• "Selenium may reduce the risk of bladder, colon, prostate, and thyroid cancers. Scientific evidence concerning this claim is inconclusive. Based on its review, FDA does not agree that selenium may reduce the risk of these cancers."
Previously, one the claims read: "Two weak studies suggest that selenium intake may reduce the risk of prostate cancer.  However, four stronger studies and three weak studies showed no reduction in risk.  Based on these studies, FDA concludes that it is highly unlikely that selenium supplements reduce the risk of prostate cancer."

The trade group asserted that the FDA's previous claim is at odds with the Supreme Court's mandate that there be a "reasonable fit" between the government's goal (of protecting public health and preventing consumer fraud) and the restrictions it imposes on commercial speech.  Specifically, the agency re-wrote the trade group's proposed claim, instead of inserting an appropriate disclaimer after it.  The new claims appeared to remedy that issue.

Although the new claims are shorter and can get the point across more directly, one has to wonder who would put the statement "FDA concludes that it is highly unlikely that" the claim is true on their products.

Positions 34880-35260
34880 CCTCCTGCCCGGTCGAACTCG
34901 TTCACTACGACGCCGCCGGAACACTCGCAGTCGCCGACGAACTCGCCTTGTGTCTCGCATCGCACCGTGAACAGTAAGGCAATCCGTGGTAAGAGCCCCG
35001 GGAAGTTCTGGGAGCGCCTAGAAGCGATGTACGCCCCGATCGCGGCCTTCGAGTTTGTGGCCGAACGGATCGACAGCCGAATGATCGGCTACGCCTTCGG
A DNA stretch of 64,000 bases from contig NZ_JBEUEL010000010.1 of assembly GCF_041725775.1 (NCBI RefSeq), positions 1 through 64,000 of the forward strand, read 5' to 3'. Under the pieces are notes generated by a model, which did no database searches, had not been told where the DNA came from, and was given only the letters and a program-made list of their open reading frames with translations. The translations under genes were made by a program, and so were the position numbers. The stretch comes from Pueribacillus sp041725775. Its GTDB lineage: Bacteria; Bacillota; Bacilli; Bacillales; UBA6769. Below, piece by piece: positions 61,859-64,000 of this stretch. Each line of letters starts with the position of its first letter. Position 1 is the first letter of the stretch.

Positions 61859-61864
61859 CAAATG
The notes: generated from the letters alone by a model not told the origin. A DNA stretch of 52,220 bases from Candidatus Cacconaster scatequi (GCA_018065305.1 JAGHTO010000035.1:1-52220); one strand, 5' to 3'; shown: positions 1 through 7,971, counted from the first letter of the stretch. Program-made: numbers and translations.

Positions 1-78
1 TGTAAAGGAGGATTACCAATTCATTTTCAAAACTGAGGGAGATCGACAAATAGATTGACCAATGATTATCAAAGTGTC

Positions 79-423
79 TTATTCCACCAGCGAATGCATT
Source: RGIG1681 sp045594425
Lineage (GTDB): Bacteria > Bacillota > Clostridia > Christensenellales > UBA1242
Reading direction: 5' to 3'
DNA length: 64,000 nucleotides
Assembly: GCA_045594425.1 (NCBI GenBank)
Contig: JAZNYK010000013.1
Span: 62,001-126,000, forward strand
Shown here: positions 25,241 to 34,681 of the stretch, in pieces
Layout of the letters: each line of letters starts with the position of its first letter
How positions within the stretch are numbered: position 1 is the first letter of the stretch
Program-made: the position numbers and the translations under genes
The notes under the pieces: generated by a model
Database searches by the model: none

Friday, October 8, 2010

FTC has no business regulating speech from the heart, says POM Wonderful

Last week, the Federal Trade Commission (FTC) charged POM Wonderful, the maker of a brand of pomegranate juice, with making unsubstantiated health claims about its products.

The federal agency said the juice and supplements firm made "false and unsubstantiated claims that their products will prevent or treat heart disease, prostate cancer, and erectile dysfunction."  The complaint says the company "violated federal law by making deceptive disease prevention and treatment claims" with ads in the New York Times and other publications and on the Internet.

In an editorial published by the LA Times, Michael Hiltzik takes a closer look at POM's reactions to the charge, as well as the scientific research, which was funded by the company, behind the health claims.

It is not surprising that the people at POM are outraged by the charge and content that the federal government is infringing on their right of free speech.

The most interesting part of the editorial is perhaps POM's assertion that the company owner's (Lynda Resnick) statements about the product should not be taken as an "advertisement" and that since they were made in an interview, they are none of the FTC's business.

According to POM, Resnick is "talking about what she personally believes with respect to the science that she's seen. ... Lynda's not a doctor, she's not offering scientific opinion; she's speaking ... as an individual from the heart about what she believes."

A company generally cannot have someone say something for the company that it cannot say under FTC or FDA regulations.   Like Mr. Hiltzik, I am interested in seeing whether POM Wonderful can make that argument stick with the FTC.